If you do go to any one of the eight vacation spots you researched, you probably will have to sleep in the car for two weeks. Another option you have is to drive around the outerbelt for two weeks.

At any rate, there you are on the shoulder of the outerbelt facing a two-week vacation with no place to go. "Absurd," you say. "That would be silly! Who would ever do something like that?" That's exactly my point.

Most people plan where to go for a vacation months ahead and they make sure they get their reservations in early. But what about your life and your future? Do you give it the same consideration you give your summer vacation?

With your vacation, you decide on a definite destination. At times, your children and spouse do the deciding and you do the agreeing. That's what often happens with our lives, too. Everyone but us decides on how we should live our lives and what our future will be. Do you travel around the outerbelt of opportunity with no destination . . . no reservations for the future?

The purpose of our time together is to take your life off the outerbelt of day-to-day existence, which goes around in circles often without excitement. Another purpose of this book is to give you control over your own direction. I will share with you ways to control your present circumstances by developing an assertive patterning without the need to be fearful or aggressive. And, most importantly, I will reveal methods that can enable you to unlock the doors to a future of your own choosing.

Your life and your future are imminently more important than a summer vacation. Yet we plan more carefully for two weeks in the summer than we do for our life's long journey. Many of us walk through each day "sentenced to life" in the present circumstances. We let each day's happenings determine our happiness or unhappiness. Excitement and enthusiasm become a thing of the past or reserved for a child's imagination. As a result, we walk around with a low-grade fever of depression, which saps our enthusiasm for life.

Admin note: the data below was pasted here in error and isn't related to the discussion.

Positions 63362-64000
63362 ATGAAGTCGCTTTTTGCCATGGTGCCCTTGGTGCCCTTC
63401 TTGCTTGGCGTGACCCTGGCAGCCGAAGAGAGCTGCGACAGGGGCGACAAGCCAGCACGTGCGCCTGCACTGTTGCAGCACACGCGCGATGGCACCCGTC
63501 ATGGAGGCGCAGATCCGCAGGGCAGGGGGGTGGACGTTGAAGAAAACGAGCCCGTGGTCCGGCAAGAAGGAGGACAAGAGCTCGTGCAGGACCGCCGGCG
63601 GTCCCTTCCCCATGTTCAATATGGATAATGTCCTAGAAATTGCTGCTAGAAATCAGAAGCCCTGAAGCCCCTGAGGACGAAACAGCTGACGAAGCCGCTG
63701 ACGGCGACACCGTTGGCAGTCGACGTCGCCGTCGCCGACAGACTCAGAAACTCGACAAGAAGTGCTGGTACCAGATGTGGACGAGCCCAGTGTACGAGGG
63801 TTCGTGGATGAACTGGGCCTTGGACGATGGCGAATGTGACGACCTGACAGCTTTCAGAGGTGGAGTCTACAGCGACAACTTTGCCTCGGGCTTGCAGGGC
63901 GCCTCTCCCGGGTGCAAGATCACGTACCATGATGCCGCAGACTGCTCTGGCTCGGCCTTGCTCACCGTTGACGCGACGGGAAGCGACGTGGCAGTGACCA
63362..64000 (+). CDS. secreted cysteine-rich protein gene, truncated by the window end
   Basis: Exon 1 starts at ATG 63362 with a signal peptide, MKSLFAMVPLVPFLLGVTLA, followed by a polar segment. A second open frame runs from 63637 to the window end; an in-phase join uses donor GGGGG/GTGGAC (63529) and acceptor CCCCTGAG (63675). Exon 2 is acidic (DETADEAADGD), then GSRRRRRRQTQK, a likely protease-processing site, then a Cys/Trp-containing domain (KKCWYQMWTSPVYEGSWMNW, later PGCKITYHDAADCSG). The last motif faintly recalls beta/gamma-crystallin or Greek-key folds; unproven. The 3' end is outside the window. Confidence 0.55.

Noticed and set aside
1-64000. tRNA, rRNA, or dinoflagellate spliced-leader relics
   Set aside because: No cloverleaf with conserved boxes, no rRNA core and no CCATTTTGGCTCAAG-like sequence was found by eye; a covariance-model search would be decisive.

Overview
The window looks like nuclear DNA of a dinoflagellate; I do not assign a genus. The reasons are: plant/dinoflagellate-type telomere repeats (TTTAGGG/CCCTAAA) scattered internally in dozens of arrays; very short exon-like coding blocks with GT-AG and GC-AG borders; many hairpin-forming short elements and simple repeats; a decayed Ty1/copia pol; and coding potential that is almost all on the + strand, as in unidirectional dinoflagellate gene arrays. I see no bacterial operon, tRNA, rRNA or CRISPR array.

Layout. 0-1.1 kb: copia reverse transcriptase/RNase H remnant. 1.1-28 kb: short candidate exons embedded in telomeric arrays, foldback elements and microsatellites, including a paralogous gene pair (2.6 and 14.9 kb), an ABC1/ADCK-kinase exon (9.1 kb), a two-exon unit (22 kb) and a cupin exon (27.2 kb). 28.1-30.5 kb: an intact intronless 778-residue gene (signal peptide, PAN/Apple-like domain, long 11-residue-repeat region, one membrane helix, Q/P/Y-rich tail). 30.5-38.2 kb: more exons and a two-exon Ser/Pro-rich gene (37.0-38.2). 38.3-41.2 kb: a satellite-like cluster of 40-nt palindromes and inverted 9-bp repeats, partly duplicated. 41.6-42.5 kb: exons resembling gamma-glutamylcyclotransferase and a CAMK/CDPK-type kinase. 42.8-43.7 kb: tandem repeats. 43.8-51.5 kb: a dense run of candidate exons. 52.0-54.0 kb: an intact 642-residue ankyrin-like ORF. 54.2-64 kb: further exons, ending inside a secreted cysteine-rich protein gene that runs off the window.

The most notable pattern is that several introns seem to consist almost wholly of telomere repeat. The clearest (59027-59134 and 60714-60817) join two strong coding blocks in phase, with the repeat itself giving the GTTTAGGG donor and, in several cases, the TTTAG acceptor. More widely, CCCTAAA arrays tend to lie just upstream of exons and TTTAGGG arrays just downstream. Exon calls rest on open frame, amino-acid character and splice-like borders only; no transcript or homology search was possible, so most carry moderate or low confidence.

I've met people whose whole point in life seems to be to make it to Friday. Now we joke a great deal about living life from Friday to Friday, but under the humor is a deep-rooted cancer of desperation. These people have a mental framework that begrudges coming to work on Monday, rejuvenates when it is Wednesday, and rejoices when Friday comes. Friday night is often dedicated to drinking oneself into oblivion in order to wipe out the previous five days.

Saturday is then used for recuperating from Friday night. On Sunday night, the tension builds in anticipation of Monday, and the whole cycle begins over again. This may be sound somewhat extreme, but if this scenario is familiar to you, it is time to evaluate your life, decide your destination, and exit your outerbelt of no purpose.

John Gardner, who wrote a fine book entitled SELF- RENEWAL, said that most people stop growing spiritually by the time they finish high school, and that many people stop growing in the political sense by the time they reach twenty-five. How many political candidates have you thoroughly checked out before Election Day? John Gardner further says that by the time we reach thirty-five most of us have virtually stopped growing in all areas of our lives with the exception of girth.

There are two primary things that keep us from reaching our full potential ÷ negative thinking and the failure to try! Our beliefs and our attitudes determine how we see our world and our circumstances. It's not always necessary to change our situation.

In fact, it is sometimes impossible. But by changing our beliefs and our attitudes, we can become drastically different people. In order to effect change and find the happiness we seek, we need a method to shed ourselves of the uneasy, vague sense of uncertainty and fear that colors our daily existence.

I recall the true story about a worker in Russia who accidentally locked himself in a large refrigerator car. He resigned himself to his fate of death. As he felt his body becoming numb, he recorded the story of this approaching death in sentences scribbled on the wall of the car. "I'm becoming colder," he wrote. Still colder, now. Nothing to do but wait. I am slowly freezing to death. . . half asleep now. I can hardly write. When the car was opened a few days later, he was found dead. The freezing apparatus was, and had been out of order. There was plenty of air in the car and absolutely no physical reason for his death. He had become a victim of his own beliefs and illusions.

To get the most out of these Conversations, I have a task for you. You must agree to set a firm resolve to be willing to give up ILLUSIONS that have become truths to you. These false beliefs twist our thinking about others and ourselves.